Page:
First Day: Our boat was split pretty evenly between Nitrox and air divers – so they split us up between the two guides on that basis. We did Ngerchong (an easy checkout dive: sharks and leaf fish!), German Channel (turtles, sharks and black snapper – no mantas), and Jake’s Sea Plane. This was one of the days where we dove two and had our picnic lunch out in the Rock Islands, returned to the shop and went back out for the third dive. Very exciting day! I really had a sensory overload on the first dive, experienced some buoyancy issues and had to give myself a “talking to” before the second dive. Just couldn’t believe how beautiful it all was – but I was solid again after my “talk”!

    Second Day: Everyone was on Nitrox this day, so we divided up between the camera people and non camera people. This was great, since I’d gotten kicked in the head a couple of times by a careless old guy with a gigantic camera the day before. He would just barrel right over us to get to whatever the guide was pointing at! Our “three outside” dives were Siae’s Corner (a lot of great macro and Danny was really great at finding cool stuff, like mating flatworms), Ulong Wall (sharks!), Ulong Channel (RIPPING current, loads of sharks). Seriously, we had to quit counting sharks after the first dive.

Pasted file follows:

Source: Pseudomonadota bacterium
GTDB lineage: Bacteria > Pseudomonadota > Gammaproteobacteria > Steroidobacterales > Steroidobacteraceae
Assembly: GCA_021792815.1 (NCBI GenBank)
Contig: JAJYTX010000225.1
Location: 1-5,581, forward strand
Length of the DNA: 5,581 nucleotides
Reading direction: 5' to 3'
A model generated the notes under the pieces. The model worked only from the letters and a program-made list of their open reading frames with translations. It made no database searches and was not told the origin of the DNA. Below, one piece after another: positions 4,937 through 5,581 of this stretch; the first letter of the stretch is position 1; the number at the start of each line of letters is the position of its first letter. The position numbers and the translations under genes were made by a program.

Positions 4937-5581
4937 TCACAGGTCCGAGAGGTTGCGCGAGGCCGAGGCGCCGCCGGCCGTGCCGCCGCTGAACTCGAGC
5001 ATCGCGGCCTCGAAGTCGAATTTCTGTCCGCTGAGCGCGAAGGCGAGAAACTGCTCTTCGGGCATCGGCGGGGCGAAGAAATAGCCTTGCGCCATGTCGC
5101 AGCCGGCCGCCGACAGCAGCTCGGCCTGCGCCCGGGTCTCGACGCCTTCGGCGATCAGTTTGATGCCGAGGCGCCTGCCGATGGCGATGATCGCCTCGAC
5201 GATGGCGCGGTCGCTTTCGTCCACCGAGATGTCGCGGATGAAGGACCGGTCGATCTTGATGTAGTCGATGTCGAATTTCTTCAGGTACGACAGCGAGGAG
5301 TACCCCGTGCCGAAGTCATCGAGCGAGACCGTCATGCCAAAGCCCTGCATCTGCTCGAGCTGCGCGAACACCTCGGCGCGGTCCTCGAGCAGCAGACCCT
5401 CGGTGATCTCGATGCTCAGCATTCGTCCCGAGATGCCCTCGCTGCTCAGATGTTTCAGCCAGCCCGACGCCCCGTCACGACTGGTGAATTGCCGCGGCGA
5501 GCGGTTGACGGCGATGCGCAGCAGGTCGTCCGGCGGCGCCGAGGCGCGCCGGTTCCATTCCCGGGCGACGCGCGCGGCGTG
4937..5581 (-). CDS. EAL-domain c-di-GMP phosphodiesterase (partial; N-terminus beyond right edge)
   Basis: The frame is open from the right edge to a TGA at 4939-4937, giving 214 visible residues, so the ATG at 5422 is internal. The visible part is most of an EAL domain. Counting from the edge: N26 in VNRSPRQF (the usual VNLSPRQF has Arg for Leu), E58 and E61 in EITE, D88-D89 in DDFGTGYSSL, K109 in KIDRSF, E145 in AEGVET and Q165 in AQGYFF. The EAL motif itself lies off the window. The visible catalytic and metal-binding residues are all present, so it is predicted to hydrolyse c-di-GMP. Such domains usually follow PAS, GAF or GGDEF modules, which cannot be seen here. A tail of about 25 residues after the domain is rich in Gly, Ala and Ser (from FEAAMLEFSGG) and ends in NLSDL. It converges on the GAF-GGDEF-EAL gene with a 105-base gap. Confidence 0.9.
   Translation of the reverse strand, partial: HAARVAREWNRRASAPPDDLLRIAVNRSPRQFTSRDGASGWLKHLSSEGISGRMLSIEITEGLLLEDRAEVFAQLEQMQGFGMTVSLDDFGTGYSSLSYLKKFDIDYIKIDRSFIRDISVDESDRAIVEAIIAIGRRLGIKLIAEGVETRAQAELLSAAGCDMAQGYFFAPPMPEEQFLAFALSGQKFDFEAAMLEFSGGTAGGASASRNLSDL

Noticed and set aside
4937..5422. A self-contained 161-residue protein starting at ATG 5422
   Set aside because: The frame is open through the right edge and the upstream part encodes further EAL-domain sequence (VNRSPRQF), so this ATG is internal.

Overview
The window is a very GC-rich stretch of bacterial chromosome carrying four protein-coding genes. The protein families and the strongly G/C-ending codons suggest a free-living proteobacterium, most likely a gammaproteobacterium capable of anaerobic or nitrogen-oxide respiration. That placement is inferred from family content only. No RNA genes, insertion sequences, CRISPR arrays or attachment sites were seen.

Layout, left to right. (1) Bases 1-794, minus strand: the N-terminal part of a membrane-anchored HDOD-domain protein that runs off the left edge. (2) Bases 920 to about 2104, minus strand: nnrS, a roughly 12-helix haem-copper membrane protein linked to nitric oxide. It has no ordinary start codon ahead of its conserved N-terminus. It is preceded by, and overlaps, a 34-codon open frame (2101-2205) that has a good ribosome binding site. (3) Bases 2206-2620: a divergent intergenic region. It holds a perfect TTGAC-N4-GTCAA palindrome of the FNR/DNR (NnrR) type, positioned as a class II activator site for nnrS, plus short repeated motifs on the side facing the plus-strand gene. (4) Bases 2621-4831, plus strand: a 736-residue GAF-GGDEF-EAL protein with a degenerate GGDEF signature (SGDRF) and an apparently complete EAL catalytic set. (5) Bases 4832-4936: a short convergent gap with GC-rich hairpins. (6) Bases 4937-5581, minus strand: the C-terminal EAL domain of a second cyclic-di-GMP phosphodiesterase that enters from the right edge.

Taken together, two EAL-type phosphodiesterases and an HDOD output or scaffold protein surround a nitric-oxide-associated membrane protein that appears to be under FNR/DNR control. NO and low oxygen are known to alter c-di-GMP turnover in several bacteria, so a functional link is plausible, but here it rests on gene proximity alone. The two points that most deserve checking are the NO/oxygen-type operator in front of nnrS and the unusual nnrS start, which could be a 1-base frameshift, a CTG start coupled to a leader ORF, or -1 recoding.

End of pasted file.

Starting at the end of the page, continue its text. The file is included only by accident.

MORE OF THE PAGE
The reef hook business was pretty easy to figure out, though the current was so hard at Ulong that we about wore ourselves out trying to get to the hook in spots! Dive fitness is no joke! Lunch was on the boat this time. Had a nice snorkel during the down time